One of the first objects that you see on the floor when you walk into the STASH exhibit, in the Adams House Art Space, is a ketchup-stained plate inside an 11” by 11” one-gallon Ziploc bag. Where else could you find not only a dirty plate, but also Pez dispensers, lychee candy wrappers, an old sandwich, Radiohead’s “OK Computer,“ fortune cookies and bank receipts in re-sealable plastic bags, arranged artistically in a room?
Organized by Carla M. Ceruzzi ’02 and Luke C. Marion ’02, both art board members of the Harvard Advocate, STASH is ultimately art for students by students. Ceruzzi says that “[Marion and I] wanted to challenge the expectations placed on our shows—expectations about which student artists would be represented, what kind of work would be shown, how it would be displayed, etc. Our art shows in the past have mostly shown work done for VES classes by VES concentrators.” The very premise of STASH involves a much wider range of Harvard students: 120 plastic bags were handed out to a large sample of students, who were told to bring back “the most visually interesting” object they could find; the only restriction was for the object to fit into the bag.
Tucked away into a high-ceilinged, rectangular room of Adams House, the show at first glance looks like a strange collection of articles one would put into a time capsule—a stash. Never was an exhibit more true to its name. But STASH is much more than simply an array of multi-colored objects that strike the eye—it is a revealing, thought-provoking and self-declared experiment on the Harvard student body that allows its viewers to draw their own conclusions about the participants and their submissions. The fact that the contributing artists of STASH represent such a wide cross-section of the campus—both VES concentrators and visual arts novices alike—makes the exhibit one which requires only open-mindedness to appreciate.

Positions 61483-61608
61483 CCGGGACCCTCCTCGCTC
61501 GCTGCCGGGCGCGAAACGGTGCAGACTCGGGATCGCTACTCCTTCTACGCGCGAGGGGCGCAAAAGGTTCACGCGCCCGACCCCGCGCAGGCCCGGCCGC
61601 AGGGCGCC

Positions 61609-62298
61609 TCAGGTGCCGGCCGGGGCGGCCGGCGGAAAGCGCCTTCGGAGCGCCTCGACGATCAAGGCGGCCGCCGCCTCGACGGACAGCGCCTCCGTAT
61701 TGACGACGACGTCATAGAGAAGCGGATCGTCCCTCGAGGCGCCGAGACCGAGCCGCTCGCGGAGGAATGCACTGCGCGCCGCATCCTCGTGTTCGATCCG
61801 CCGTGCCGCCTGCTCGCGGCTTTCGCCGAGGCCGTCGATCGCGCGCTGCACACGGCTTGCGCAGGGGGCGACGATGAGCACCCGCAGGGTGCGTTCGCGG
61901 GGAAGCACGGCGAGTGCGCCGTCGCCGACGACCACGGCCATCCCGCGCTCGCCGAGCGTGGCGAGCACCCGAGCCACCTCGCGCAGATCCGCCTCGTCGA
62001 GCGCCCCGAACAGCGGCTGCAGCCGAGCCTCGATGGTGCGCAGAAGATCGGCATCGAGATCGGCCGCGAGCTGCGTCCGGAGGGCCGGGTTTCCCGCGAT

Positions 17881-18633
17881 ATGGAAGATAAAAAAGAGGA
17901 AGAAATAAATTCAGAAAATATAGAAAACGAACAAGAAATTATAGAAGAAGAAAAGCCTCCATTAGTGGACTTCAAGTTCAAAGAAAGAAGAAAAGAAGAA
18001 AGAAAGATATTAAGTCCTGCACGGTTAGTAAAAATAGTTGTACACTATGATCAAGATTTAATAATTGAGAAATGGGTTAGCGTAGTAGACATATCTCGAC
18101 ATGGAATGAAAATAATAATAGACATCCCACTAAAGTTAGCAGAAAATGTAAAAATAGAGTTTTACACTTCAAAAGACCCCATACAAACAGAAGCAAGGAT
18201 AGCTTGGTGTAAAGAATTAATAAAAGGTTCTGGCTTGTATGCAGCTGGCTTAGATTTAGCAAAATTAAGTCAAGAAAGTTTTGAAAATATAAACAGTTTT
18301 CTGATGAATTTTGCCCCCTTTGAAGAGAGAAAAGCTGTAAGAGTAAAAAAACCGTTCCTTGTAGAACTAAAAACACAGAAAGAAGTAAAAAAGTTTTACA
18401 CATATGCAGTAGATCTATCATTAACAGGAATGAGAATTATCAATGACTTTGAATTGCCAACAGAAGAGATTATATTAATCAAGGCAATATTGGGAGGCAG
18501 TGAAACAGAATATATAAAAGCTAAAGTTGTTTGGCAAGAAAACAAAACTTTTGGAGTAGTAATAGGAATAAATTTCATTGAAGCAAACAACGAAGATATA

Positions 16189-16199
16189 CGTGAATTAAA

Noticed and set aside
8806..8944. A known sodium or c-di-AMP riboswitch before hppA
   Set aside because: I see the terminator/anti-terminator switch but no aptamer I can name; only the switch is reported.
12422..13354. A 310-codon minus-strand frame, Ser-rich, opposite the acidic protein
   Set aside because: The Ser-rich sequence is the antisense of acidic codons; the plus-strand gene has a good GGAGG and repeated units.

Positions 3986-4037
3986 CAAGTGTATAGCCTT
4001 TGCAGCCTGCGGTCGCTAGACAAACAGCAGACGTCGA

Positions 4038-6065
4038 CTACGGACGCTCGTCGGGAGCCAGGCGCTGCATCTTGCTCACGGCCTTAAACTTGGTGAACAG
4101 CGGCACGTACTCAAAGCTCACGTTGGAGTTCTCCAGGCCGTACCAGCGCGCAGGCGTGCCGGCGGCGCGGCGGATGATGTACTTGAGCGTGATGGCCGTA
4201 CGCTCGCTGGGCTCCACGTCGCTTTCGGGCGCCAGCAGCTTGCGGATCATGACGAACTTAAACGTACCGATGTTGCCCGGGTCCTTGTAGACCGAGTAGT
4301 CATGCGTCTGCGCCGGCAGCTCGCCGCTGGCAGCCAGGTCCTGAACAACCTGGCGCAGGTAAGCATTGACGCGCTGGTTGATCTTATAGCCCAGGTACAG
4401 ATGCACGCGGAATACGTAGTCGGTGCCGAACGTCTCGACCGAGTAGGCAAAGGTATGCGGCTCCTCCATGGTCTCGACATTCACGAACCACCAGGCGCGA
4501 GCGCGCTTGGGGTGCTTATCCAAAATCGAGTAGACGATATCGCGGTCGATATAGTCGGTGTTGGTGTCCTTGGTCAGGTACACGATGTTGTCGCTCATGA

STASH is also an interactive exhibit: viewers are free to wander around the room and gaze at the objects, some of which are mounted on the drab gray walls, some divided from others and some even dangling in midair, in an otherwise dingy and barren room. According to Ceruzzi, “I wanted to be able to take the objects out of the bags if necessary, to see them better, but still preserve the concept of all of the objects fitting within a certain space.” Bare lightbulbs on the ceiling illuminate the sections of the display, which are partitioned into square grids with masking tape, each grid marking the space that a particular bag occupies. The asymmetrical geometric arrangement of the bags and objects lends a peculiar charm to the display, and the sparseness of the room brings out with astonishing vividness the hues and shapes of the objects—as well as the dramatic contrasts between the objects themselves, which would not have been as evident in a more well-lit room.
Mounted in similar Ziploc bags in the adjoining room are pieces of paper listing all the contributing artists, as well as quotations from contributors—“Can I have it back?”—and the essential motivations of the show. Apparently STASH originated from general “frustration with the inability to gather high-quality student art from a wide range of artists and display it well.” The difficulty of putting together a student show is undoubtedly what triggers the consensus from numerous STASH participants that visual arts are generally underrepresented on campus, whether this is because the performing arts are simply more dominant, or whether this is due to the nature of visual art itself.
But the negative foundations of STASH eventually prove themselves wrong, for the exhibit demonstrates marvelously the many multi-faceted possibilities of student-organized art. Student work at Harvard is a goldmine with ores of untapped talents and unfulfilled potential; with more publicity, more participation, more prominent places to display, it should take on a much larger role on campus. If STASH is any indication, art is not just for the elite or the “artsy”; rather, it is accessible to everyone who has the vaguest desire either to experience it as a viewer or as a contributor.
So what are you hoarding?